Monday, August 20, 2012

An ARB question

from OldF:

"...Not knowing what you are going to write about, one issue I can’t recall you have been writing about is the anti-roll bars. I know they’re stiffer on tarmac rallies (as the whole suspension set-up) compared to gravel rallies but what is the relationship to other suspension set-ups (spring stiffness, dampers settings etc.)?

Is the suspension set-up chosen for a tarmac or gravel rally and the anti-roll bars stiffness by the suspension set-up or are they chosen independently (slow and twisty tarmac / gravel rallies compared to fast tarmac / gravel rallies or any combination of these)?

I’ve read some book that by the choose of a stiffness of an anti-roll bar, you can make a choose if the car is more under steered or over steered."

Hi OldF,

I hope I understand your question correctly. By the time I got to drive the '04 car there was obviously all the set-ups already determined by Markko and Francois which were in my opinion the best you could have for that car given what they had to work with. To my knowledge we did not modify the ARB's (anti roll bars) during the rallies for slow/fast conditions unless it rained, then we changed the whole setup. The thing the team played around the most with was damper specs and settings. I believe there was a different damper spec for every event or almost.

ARB's, on the other hand were generally always the same for given surfaces.  Sometimes a driver would go one step up or down on front or rear to tweak the car balance. Springs were the same philosophy, generally always the same for a given surface...maybe 2 or 3N up or down for tweaking. Cyprus had the same springs as Finland or sweden...!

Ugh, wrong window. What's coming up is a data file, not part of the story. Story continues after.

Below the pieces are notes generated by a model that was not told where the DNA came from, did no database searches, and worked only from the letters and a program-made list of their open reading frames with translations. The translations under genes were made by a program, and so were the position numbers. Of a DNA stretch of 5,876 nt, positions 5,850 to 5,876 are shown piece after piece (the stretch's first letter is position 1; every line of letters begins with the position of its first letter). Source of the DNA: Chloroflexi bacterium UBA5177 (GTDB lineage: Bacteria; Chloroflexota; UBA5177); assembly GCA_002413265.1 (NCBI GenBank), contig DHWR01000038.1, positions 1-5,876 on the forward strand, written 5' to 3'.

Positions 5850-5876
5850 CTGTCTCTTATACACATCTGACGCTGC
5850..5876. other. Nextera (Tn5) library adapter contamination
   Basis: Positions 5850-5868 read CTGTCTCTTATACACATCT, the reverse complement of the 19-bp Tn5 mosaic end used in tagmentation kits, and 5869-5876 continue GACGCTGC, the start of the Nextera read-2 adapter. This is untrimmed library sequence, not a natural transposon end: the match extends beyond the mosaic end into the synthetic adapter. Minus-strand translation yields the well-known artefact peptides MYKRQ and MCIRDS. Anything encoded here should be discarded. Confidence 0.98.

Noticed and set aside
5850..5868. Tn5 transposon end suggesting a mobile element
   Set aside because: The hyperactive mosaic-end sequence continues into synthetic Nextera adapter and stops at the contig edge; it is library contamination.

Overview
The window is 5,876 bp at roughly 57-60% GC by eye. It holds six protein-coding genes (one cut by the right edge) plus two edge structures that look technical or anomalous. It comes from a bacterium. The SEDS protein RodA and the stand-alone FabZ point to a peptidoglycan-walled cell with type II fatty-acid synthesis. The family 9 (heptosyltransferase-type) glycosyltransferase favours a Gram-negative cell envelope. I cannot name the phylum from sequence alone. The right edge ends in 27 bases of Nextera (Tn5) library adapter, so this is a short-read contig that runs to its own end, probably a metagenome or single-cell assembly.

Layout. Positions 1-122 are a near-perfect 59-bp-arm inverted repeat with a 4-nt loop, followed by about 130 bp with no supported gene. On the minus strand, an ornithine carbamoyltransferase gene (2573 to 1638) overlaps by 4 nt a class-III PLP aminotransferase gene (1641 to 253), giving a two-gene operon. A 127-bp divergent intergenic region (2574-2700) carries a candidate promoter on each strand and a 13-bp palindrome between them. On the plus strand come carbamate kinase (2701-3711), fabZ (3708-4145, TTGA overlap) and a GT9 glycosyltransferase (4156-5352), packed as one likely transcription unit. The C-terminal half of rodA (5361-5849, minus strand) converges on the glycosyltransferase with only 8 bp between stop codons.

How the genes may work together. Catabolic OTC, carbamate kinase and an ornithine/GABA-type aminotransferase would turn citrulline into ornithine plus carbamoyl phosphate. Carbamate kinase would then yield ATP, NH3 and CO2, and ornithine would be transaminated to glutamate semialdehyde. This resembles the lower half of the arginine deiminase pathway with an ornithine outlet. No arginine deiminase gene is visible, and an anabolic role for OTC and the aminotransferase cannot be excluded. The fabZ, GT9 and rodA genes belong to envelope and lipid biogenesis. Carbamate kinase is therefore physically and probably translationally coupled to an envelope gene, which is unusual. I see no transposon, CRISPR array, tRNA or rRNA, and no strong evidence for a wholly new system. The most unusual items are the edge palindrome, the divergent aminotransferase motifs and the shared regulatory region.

Diff maps were the other thing everybody played around with ALL the time.

"I’ve read some book that by the choose of a stiffness of an anti-roll bar, you can make a choose if the car is more under steered or over steered."

Sure, for example I often ran very soft ARB's on the car to improve the grip on the rear. The reason for this is I always liked to drive a car "from the rear" if you know what I mean...? The rear ARB's was so thin on my car that it broke on occasions.  The difference is very subtle, and in my experience it's especially the case on tarmac. I had a case in Catalunya, on a long stage that we ran for the second time, where I could not find a good flow and rythm...something was off and the time was slow. I was confused and thinking really hard what was wrong on the road section...the car felt ok! Then when I rotated the tires I noticed the rear ARB link was hanging down, broken. In my experience the ARB is extremely important for the car balance but the changes it makes are very subtle to feel. It's not like if you change springs...

In my opinion this car was what the french call "une auto pointue" which in my definition book meant that the car was hard to set-up efficiently, because it was difficult to feel the subtle but important differences. Sometimes the only way to know was to look at the clock but please don't get me wrong, the team knew how to setup the car in the best ways. I was extremely happy with my suspension setups.

I hope this answers your question.

1 comment:

  1. >Diff maps

    The Focus WRC 03/04 was fully active and I guess no one (not even Loriaux) fully understood it :-)